“We ripped into one box and it was a sleeping bag,” he remembers. “So I’m thinking, ‘Not only are these not Stretch Armstrong, but we got sleeping bags?’ But I still have the sleeping bag. And my wife, Heather. still wants to get me a Stretch Armstrong.”
Now that Goodwin is raising his own kids, he likes to remember back to his own childhood and try to give his kids the same gift that he had — the beauty of some unstructured time to just be a kid.
“Between Heather and I, we have six kids, and it’s like ‘The Brady Bunch’ with three boys and three girls,” he says. “It’s important for us to create less stress for the kids and not get them so over scheduled. I always want us to do something fun as a family and get that whole dinner together as much as you can, so they have that really enjoyable childhood that we had.”
Lisa Cooper definitely didn’t have all the same experiences growing up as a kid in Iowa might have had. After all, she grew up in Australia. But despite living an ocean away on another continent, some of her memories growing up mirror those of her U.S. peers who were kids in the 1960s.
Cooper grew up in Warwick, a town in southeast Queensland, Australia, about 81 miles south-west of Brisbane. Because its climate was very temperate year-round, she says they were always outside playing and riding bikes. Kids had a lot of freedom to explore, and the rule was to be home before the streetlights went on.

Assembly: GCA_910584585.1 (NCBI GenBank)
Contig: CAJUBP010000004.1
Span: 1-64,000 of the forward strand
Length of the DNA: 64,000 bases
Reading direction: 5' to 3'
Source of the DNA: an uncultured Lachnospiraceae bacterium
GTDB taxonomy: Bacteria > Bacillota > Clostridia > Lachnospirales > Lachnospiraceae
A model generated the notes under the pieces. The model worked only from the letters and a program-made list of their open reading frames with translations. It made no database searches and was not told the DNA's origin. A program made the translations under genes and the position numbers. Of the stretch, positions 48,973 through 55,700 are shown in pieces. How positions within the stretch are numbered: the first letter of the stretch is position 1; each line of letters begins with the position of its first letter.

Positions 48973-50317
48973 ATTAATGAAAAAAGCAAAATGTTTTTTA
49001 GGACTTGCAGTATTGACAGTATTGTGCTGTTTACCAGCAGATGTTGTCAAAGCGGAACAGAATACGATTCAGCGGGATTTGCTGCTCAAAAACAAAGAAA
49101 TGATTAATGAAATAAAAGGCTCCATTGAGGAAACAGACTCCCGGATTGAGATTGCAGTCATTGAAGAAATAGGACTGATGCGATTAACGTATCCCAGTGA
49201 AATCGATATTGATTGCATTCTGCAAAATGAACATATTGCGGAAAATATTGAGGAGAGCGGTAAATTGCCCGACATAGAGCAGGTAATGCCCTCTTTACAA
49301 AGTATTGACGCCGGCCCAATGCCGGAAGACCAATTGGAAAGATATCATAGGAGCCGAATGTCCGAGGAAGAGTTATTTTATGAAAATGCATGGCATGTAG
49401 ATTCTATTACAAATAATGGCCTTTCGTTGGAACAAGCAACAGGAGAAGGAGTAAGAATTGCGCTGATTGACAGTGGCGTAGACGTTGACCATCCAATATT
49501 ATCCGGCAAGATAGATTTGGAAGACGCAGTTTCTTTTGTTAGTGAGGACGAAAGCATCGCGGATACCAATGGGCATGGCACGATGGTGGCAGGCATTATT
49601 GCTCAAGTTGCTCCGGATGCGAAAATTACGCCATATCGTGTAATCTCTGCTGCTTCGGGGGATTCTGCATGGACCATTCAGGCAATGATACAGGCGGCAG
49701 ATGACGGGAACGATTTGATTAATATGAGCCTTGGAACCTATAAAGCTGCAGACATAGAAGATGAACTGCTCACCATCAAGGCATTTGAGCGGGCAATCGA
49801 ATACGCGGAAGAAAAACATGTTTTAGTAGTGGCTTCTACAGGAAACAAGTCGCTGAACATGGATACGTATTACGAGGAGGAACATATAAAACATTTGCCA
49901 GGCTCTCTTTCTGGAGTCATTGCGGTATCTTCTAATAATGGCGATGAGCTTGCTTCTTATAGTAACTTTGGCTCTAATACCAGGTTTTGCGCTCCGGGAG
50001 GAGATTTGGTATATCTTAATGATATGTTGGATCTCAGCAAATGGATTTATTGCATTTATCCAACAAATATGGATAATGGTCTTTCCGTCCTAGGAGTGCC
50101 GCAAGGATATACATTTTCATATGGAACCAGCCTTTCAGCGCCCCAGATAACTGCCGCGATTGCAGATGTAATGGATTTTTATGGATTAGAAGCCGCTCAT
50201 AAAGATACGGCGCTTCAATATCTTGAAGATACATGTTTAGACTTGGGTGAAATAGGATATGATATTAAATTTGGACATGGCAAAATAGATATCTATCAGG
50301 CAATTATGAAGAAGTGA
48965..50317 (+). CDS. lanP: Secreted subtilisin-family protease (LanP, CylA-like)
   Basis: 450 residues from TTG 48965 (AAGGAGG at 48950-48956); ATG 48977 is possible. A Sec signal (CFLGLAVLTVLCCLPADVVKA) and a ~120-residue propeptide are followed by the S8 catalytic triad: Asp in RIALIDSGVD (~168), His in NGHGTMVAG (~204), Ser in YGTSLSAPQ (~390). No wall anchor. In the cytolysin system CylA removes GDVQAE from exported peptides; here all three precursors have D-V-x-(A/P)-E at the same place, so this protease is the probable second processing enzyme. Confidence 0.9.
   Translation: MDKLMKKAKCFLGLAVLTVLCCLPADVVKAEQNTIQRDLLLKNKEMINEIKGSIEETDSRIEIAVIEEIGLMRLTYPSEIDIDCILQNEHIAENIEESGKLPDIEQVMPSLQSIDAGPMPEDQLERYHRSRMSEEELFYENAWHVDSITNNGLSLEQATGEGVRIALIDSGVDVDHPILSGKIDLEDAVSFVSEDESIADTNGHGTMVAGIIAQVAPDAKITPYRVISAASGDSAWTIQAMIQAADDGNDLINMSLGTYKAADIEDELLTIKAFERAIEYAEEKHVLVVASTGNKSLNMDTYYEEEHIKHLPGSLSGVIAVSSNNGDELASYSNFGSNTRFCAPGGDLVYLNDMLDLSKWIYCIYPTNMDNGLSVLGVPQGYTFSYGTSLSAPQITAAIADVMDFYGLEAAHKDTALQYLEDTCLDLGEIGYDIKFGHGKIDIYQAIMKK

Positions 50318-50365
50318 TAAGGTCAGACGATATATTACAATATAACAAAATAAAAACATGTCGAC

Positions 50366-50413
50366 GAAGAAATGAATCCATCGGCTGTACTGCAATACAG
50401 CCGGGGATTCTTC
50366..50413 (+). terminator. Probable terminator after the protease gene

“Where I lived, there were many kids my age, so we had a local playground we’d go to and ride our bikes somewhere all the time,” she says. “The big drainage ditch was a great place to go. I grew up in a town of 10,000 people, and it was safe as a child to be out exploring.”
She loved going to visit her grandparents’ farm to play with her cousins. They’d ride bikes to the country store. Of course being Australia there might have been a huge snake crossing the road, but she says you’d just stop and wait for it to pass.
Swimming was (and still is) very popular in Australia. Kids begin taking swimming lessons from an early age, and since school is year-round, kids would be bussed to local pools for swimming in the summer for physical education class.
Sports were also a huge part of a kid’s life, and the one Cooper liked best was a sport called vigoro, a team sport played mostly by Australian women that is a bit like a combination of cricket and tennis.
Also, because school was year-round, there were regularly scheduled breaks. Christmas, which is in the summer, meant six or seven weeks off school. There were also breaks in April, June and October for two weeks each.
“We always went to the beach for two or three weeks in the summer,” she says. “We didn’t ever fly anywhere as a kid. We had caravans; you call them RVs. I loved that because you never knew where you’d end up. I didn’t like camping so much. Because you know, all those snakes and bugs and things.”